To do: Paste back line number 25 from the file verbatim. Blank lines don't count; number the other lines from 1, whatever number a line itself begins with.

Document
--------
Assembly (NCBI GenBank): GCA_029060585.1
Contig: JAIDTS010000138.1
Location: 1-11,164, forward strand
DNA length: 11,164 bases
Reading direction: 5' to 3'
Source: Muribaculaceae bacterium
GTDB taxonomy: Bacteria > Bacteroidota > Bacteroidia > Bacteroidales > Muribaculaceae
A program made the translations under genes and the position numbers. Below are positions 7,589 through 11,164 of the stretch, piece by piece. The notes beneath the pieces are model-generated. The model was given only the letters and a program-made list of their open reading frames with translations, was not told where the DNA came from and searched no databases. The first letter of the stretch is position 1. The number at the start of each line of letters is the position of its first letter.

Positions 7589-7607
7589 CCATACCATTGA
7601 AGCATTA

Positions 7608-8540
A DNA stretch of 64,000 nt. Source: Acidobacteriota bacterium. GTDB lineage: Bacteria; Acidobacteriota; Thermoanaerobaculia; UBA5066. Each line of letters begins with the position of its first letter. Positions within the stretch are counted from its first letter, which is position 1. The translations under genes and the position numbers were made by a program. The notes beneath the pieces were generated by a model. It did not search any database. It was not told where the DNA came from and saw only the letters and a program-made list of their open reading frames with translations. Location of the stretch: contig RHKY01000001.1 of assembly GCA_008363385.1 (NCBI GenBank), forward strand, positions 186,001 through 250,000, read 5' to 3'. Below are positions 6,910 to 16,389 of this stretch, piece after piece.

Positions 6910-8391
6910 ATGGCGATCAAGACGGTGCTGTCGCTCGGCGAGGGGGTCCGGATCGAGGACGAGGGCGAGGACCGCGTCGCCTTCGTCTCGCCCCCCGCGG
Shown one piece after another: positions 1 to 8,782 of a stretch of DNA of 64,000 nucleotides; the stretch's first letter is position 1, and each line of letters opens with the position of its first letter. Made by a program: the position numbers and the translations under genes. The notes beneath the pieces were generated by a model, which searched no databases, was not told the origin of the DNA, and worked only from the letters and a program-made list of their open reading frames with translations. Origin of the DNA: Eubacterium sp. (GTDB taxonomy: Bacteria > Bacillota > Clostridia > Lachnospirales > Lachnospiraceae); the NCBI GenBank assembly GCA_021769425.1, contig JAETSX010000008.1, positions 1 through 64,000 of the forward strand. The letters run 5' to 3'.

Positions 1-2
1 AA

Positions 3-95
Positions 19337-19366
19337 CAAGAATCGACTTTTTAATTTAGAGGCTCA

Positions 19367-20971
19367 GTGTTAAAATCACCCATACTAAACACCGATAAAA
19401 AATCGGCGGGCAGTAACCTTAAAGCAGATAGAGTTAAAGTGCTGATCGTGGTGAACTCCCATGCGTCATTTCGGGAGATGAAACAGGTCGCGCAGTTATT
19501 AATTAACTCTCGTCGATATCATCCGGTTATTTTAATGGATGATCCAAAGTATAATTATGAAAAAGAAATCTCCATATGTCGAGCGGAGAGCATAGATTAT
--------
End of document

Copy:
19501 AATTAACTCTCGTCGATATCATCCGGTTATTTTAATGGATGATCCAAAGTATAATTATGAAAAAGAAATCTCCATATGTCGAGCGGAGAGCATAGATTAT